How the Spectrum Access System (SAS) works

The Spectrum Access System (SAS) is a cloud-based service that manages the wireless communications of devices transmitting in the CBRS band, in order to prevent harmful interference to higher priority users. 

A CBRS device (CBSD) needs authorization from the SAS before it starts to transmit in the CBRS band. CBSDs communicate with the SAS using the SAS-CBSD API.  

Notes: 

  • The SAS has no way to proactively reach out to a CBSD, so the CBSD must initiate all communications.
  • The Wireless Innovation Forum (WInnForum) establishes protocols for communication between CBSDs and the SAS. Google has implemented the protocols in the SAS-CBSD API.

How CBSDs communicate with the SAS

The SAS-CBSD API defines six methods that a CBSD can use to communicate with a SAS.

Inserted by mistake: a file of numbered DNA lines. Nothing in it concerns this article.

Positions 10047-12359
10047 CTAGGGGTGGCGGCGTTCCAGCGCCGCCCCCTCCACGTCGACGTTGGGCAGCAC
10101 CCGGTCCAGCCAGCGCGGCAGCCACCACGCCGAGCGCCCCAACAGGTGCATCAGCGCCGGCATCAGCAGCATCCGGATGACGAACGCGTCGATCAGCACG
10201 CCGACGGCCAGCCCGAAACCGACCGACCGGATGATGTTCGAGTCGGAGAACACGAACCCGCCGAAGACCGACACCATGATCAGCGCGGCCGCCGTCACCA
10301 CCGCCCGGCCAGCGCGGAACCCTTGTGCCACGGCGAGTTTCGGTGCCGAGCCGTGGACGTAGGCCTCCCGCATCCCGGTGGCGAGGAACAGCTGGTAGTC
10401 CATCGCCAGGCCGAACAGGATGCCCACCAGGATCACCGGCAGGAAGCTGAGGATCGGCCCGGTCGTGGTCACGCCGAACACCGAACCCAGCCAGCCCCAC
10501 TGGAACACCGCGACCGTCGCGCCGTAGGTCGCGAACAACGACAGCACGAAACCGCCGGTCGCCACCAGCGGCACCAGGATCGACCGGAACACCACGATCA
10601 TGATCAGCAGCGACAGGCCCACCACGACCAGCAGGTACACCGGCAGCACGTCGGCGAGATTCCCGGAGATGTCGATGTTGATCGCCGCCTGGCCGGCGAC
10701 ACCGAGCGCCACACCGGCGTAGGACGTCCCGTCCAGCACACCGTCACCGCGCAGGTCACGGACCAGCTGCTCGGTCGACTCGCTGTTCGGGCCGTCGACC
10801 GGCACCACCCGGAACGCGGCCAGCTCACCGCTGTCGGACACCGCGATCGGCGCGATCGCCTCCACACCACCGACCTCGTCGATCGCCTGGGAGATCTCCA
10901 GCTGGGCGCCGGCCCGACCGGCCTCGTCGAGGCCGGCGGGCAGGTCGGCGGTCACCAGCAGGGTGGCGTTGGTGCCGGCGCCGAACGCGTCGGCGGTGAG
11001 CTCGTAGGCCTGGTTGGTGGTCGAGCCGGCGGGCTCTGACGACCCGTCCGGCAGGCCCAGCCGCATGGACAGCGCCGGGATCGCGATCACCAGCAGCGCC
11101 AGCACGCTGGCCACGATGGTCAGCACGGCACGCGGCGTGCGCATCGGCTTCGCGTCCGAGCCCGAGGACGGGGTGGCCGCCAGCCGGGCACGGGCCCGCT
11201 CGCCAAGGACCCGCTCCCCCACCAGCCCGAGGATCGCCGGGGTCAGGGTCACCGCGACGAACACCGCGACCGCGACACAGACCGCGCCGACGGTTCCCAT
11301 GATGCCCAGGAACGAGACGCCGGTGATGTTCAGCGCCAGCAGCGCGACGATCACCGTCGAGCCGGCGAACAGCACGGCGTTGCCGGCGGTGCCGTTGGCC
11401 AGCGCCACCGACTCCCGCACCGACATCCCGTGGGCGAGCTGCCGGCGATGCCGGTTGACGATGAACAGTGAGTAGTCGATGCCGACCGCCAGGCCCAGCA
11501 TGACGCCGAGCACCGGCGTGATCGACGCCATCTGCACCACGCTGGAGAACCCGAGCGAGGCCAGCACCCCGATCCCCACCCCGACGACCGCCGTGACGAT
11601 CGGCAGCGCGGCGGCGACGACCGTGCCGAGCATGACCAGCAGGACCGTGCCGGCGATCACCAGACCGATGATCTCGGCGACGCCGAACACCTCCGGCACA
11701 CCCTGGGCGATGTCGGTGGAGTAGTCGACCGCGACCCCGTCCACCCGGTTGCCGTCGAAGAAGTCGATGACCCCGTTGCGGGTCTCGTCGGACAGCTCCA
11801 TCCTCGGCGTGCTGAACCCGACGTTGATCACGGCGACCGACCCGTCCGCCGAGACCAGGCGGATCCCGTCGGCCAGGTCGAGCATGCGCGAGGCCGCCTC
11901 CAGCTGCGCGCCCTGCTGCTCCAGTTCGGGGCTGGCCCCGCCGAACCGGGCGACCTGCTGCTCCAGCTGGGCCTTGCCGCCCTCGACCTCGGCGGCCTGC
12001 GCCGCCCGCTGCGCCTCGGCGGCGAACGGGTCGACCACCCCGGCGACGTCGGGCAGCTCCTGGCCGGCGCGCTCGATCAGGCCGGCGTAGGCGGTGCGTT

How the SAS protects higher-priority users

To make sure that higher priority users are protected, the SAS communicates with CBSDs and performs activities, like: 

  • To protect the highest-priority users, Naval radar operators, the SAS uses a sensor network of sensors to detect when they're using the spectrum. This means that sometimes, some portions of the CBRS spectrum is unavailable in regions near the coast. Learn more about deployment availability.
  • Every night, all SASes execute a process called Coordinated Periodic Activities among SASes (CPAS) to make sure that they're operating with the latest information. Learn more about CPAS and what it means to CBSDs operators.
Was this helpful?
How can we improve it?

Need more help?

Sign in for additional support options to quickly solve your issue